THE SNP's former communications chief has said the coronavirus pandemic has "made the route map to independence clearer" but said that new pro-Yes parties will not work.

Fergus Mutch, who was the party's head of communications and research for the SNP from 2015 to 2020, predicted independence will be "front and centre" of the 2021 Holyrood elections.

Writing in the i Paper, Mutch said new pro-Yes parties such as the Alliance For Independence will not be successful, adding: "They give the Judean People’s Front a bad name and they’re doomed to fail."

READ MORE: Dave Thompson defends new Alliance for Independence party

He also said the outbreak has "tested the mettle of all our leaders", with the public having trust in Nicola Sturgeon.

He continued: "Boris Johnson thrives on bluff and bluster. He struggles with detail. 

"Meanwhile Scots have tuned in each day to see a First Minister in charge at the daily press briefings, speaking to a nation confident in the detail, owning mistakes with honesty, making progress toward eradicating Covid-19 altogether north of the border and, crucially, putting her trust in people. In return they have put their trust in Nicola Sturgeon, borne out by soaring approval ratings."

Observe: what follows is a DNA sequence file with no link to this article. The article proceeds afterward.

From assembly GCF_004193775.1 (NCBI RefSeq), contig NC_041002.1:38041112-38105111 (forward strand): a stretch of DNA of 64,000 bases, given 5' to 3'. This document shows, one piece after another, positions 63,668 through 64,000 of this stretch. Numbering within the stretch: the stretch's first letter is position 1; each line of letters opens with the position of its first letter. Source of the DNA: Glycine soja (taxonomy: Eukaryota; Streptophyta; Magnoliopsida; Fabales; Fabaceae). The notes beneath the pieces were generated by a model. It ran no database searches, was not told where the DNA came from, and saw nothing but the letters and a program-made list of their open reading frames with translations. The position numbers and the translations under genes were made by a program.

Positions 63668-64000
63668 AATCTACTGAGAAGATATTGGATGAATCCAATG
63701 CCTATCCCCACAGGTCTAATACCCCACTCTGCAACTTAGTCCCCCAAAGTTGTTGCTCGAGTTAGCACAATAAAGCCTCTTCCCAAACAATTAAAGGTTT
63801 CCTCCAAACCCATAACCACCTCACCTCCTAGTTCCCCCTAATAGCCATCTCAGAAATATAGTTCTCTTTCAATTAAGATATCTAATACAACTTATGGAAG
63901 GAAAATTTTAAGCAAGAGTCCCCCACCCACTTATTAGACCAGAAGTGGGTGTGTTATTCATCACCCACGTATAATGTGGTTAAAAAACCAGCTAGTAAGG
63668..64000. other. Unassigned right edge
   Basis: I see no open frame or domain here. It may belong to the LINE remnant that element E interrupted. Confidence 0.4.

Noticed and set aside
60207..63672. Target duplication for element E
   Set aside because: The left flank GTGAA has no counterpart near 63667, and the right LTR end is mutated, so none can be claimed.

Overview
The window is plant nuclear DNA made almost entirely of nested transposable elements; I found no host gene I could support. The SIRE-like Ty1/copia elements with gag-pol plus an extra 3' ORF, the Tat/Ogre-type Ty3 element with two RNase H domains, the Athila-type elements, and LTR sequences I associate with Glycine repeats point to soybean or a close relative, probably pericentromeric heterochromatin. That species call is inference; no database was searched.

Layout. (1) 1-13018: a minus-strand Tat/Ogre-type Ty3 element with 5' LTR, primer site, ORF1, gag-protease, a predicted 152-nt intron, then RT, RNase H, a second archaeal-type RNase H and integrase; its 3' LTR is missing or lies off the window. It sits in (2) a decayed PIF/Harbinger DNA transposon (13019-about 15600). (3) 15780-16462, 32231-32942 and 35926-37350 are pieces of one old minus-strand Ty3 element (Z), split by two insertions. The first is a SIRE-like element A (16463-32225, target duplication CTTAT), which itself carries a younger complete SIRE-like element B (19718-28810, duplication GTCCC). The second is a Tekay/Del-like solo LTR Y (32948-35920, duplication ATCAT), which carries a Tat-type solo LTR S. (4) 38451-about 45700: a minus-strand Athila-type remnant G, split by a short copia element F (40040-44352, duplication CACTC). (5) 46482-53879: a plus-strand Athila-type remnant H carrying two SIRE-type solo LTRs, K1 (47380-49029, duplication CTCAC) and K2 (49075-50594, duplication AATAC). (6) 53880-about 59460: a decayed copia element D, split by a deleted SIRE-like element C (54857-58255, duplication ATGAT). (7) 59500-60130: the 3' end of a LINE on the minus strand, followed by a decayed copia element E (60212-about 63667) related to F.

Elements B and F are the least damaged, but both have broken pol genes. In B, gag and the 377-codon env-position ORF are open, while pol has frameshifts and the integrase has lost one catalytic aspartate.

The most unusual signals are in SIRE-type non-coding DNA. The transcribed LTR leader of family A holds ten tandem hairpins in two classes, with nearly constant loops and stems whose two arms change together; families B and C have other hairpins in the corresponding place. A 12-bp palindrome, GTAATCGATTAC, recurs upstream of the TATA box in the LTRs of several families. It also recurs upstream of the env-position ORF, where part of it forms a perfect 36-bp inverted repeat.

Mutch said the indyref2 campaign should be "simple" and involve building the push for Yes around economic growth and jobs to recover from the damage of coronavirus and propose high spending for schools and hospitals.

He added: "Scottish voters go to the polls in biggest numbers when the constitution is on the ballot. In these anxious times they also need a leader who they trust with public services and a fragile economy."

Mutch mentioned that John Curtice said this week that Scotland's place in the Union “is now less certain than it ever has been in the past”.

READ MORE: John Curtice: Scotland's place in Union 'now less certain than it ever has been'

"Polling expert Professor John Curtice is not prone to hyperbole. He was right to conclude this week that support for the union has 'never looked so weak'", Mutch continued. 

"The balance has tipped. A window of opportunity exists for the Yes movement. But it’s beyond next spring and no amount of table thumping impatience gets us there quicker."